Tunisia is facing multiple pressures that, if not handled well by its current leaders, could undermine its stability as it continues to grapple with the post-Arab Spring era. The March 7 attack on Ben Gardane in Tunisia was a vivid reminder that the threat of ISIS and other extremist groups with safe haven in Libya is alive and well. The variety of extremist motives include: disrupting and crippling the economy, increasing tension and unrest, forcing the government’s hand away from democratic priorities, demonstrating their strength to potential recruits and maintaining the flow of goods from Tunisia via the informal economy.
The extremist groups are succeeding in most of the above, but those who believe that Tunisia is ripe for carving into ‘wilayats’ a la Libya fail to understand the overwhelming consensus among Tunisians that terrorism must be checked, and fail to appreciate the will of the international community to support Tunisia in this effort.
For the foreseeable future, Tunisia will be unable to prevent more attacks, despite expanded flows of equipment to Tunisian security forces, increased training and foreign-supported projects aimed at securing the Tunisian-Libyan border.
The goal of minimizing the risk is attainable in the next few years, but winning this battle does not mean they will win the war against extremism. In order to win this war against the Islamic State, Tunisia first has to confront its homegrown demons through a comprehensive program of enhanced domestic intelligence; strong enforcement balanced by adherence to civil and human rights; fundamental and far-reaching security sector reforms; and a crash program of nationwide dialogue on terrorism, coupled with education in the media, in the classroom and in the mosques.
But even if they succeed in all of the above, which is far from certain, they still must confront a citizenry, particularly its youth, who are either under- or unemployed with little hope of a promising future. The economy is struggling, and terrorism has ensured that neither foreign tourists nor foreign investors will contribute to any rebound in economic growth or jobs.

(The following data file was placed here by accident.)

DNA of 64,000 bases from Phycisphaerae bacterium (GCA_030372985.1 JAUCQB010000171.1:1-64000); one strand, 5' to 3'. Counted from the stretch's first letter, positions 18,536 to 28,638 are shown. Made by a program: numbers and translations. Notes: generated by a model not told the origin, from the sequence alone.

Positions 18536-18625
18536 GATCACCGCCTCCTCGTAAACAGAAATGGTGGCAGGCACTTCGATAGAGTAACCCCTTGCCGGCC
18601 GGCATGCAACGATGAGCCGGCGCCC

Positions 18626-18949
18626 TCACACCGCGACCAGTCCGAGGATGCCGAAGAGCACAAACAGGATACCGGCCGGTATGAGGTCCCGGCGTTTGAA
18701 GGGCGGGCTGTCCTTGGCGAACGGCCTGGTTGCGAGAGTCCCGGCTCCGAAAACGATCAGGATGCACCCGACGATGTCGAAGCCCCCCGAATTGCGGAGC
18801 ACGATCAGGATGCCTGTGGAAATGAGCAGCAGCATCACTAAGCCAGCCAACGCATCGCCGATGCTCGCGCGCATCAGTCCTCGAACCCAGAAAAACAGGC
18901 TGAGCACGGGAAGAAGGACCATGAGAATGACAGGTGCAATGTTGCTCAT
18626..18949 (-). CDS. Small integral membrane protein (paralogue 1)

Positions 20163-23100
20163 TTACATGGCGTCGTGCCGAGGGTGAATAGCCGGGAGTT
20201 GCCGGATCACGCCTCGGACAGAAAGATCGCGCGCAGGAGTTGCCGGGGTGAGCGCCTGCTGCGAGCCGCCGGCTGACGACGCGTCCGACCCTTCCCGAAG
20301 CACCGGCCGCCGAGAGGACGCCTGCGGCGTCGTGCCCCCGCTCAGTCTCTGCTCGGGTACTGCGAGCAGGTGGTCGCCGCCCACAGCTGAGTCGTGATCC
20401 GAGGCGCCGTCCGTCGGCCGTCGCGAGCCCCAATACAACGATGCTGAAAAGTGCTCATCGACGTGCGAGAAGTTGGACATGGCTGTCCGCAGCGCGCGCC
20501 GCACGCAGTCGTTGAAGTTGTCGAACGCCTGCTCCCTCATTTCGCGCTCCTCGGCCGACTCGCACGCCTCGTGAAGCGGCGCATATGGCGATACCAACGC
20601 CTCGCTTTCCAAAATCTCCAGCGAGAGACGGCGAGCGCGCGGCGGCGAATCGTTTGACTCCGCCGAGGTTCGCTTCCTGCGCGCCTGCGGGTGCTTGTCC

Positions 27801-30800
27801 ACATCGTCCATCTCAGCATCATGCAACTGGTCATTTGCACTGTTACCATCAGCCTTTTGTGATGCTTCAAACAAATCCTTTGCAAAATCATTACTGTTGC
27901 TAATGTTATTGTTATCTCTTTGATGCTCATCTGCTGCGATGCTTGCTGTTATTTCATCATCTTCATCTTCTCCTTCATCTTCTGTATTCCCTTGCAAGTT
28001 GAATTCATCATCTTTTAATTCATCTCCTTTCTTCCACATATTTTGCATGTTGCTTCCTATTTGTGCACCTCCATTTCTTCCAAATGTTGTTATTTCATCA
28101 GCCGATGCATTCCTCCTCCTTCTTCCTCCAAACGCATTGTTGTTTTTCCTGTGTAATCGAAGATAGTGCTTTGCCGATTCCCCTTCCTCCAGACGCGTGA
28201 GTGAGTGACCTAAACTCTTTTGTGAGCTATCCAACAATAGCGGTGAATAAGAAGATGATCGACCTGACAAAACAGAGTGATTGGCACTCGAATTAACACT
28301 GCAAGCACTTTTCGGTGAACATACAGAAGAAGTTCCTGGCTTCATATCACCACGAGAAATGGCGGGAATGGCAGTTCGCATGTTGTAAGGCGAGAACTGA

The enemy on the borders is daunting enough, but ultimately, unless Tunisia can address the pressing concerns of its own citizens—political, economic and social—a future wave of migration to Europe of both Tunisians and Libyans living in Tunisia may be inevitable.
Tunisia’s Pressure Points
The attacks on the National Bardo Museum and the beach resort in Sousse stunned Tunisians, but their main concern at the time was the significant damage done to their economy. Foreign tourism, especially from Europe, evaporated almost overnight with as many as 80 percent of coastal hotels closing down after the attacks. For a country already suffering from a high 15 percent unemployment rate, and a 40 percent youth unemployment rate, this was catastrophic to a struggling government that found no alternative other than to hire tens of thousands into an already massively bloated public sector.
Tunisia’s subpar performing economy, which slumped to 0.3 percent GDP growth in Q4 2015, is leaving the door open to exploitation by jihadist groups seeking new recruits. Tunisia’s interior, in particular the Kairouan governorate, is its Molenbeek. It is vast, impoverished and has been neglected for generations. Counterterrorism efforts will not succeed in the interior unless the citizens of this region can be provided with the hope that jobs will come, economic opportunity will not be a hollow promise and plans will be implemented.
When Tunisians in the late summer identified their top priority as ‘preserving social peace,’ they were referring less to countering terrorism and more to their internal political, economic and social fragility. The consensus that led to a constitution and government structure was indeed an extraordinary achievement, but translating this framework into necessary actions to move Tunisia forward proved elusive.
The security pressure Tunisia faces from the ongoing conflict in Libya has been widely noted, and needs to be urgently addressed, but another problem is in the offing to its west. Should Algeria, a country dependent on energy earnings for almost all its revenue, see its once mighty foreign exchange reserves fall to zero, as some project may occur as soon as the end of 2017, pressures from the west on Tunisia will be as intense as the pressures from the east, and terrorism will find new safe havens and smuggling routes. If Tunisia cannot survive these pressures and North Africa fails to stabilize, Europe may face an even greater migrant crisis.